Understanding and fighting bullying with machine learning

We are a research team of computer scientists and social scientists that conduct research to understand and fight bullying using machine learning algorithms.

Bullying is a serious national health issue. Previous scientific study of bullying used personal surveys in schools, and suffered from small sample size and low temporal resolution. In contrast, our algorithms discover the participants of a bullying episode, their social roles, and their emotional responses from publicly available social media posts. The scientific data we produce can improve the understanding, intervention, and policy-making on bullying.

Click to see an animation of two years' bullying tweets in 40 seconds.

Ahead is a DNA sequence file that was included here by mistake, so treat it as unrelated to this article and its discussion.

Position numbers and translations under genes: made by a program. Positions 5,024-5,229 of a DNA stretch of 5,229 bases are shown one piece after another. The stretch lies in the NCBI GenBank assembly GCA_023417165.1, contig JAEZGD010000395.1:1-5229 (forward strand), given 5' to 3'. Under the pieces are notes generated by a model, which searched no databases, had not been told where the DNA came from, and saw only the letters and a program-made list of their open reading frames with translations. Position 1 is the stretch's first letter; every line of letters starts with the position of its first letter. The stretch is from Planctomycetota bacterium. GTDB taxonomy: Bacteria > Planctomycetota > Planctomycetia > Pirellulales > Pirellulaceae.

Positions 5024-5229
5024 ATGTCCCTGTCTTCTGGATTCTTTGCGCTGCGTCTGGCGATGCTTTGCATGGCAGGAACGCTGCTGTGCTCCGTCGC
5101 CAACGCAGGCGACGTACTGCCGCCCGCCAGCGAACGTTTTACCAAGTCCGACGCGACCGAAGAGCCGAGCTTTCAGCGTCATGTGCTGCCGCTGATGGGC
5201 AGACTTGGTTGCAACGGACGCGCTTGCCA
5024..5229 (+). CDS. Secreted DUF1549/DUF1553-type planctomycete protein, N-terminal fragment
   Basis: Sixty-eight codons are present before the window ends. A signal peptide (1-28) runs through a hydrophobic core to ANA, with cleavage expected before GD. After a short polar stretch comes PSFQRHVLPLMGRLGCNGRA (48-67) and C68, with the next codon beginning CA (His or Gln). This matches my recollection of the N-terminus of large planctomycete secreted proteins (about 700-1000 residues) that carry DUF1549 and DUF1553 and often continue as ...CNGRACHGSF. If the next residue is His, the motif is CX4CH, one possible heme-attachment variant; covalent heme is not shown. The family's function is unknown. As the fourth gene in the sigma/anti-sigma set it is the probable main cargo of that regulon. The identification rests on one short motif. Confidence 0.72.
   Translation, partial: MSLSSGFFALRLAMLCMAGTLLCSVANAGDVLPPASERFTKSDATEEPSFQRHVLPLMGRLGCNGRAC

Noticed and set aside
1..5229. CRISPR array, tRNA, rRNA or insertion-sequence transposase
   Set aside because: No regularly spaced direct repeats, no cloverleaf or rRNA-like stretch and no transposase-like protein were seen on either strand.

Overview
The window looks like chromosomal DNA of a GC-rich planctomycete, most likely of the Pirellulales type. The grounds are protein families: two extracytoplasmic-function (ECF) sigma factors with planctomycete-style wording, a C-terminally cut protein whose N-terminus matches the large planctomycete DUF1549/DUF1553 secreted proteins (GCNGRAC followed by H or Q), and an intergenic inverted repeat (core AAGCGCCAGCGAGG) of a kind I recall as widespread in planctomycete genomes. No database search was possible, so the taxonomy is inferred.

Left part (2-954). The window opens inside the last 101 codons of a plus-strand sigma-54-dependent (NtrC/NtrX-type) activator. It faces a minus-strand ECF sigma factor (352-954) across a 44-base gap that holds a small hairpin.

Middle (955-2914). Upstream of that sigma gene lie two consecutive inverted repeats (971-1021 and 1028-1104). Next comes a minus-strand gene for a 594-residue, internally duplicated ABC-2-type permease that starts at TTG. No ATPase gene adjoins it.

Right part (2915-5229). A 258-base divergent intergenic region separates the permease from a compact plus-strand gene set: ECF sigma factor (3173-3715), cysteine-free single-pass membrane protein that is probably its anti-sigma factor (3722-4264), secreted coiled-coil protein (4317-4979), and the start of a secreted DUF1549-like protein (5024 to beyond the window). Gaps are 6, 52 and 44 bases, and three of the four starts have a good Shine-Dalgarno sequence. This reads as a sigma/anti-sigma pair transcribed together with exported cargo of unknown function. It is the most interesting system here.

Two years' bullying tweets in 40 seconds

The figure below shows the daily count of bullying traces (tweets about bullying) on Twitter as identified by our algorithm. The spikes are celebrity events. For example, the spike around September 24, 2011 was due to Lady Gaga dedicating a song to bullying victim Jamey Rodemeyer who committed suicide a few days earlier. There is a weekly (7-day) cycle. Our algorithm only identifies a small fraction of bullying traces -- The actual number is much larger.

number of bullying chatter on Twitter

What are these bullying traces about? The vast majority are responses to an already-happened bullying experience (online or offline). Only 4% are cyber-bullying where a bully attacks a victim online. The pie chart shows who's talking: A reporter (not in the journalist sense) may say "I saw John hit a boy at school today;" An accuser may say "John you're a bully;" A victim often discusses their experience of being bullied; A bully often boasts and occasionally cyber-bullies; A defender defends the victim.

This project is based upon work supported by the National Science Foundation under Grant No. IIS-1216758. Any opinions, findings, and conclusions or recommendations expressed in this material are those of the authors and do not necessarily reflect the views of the National Science Foundation.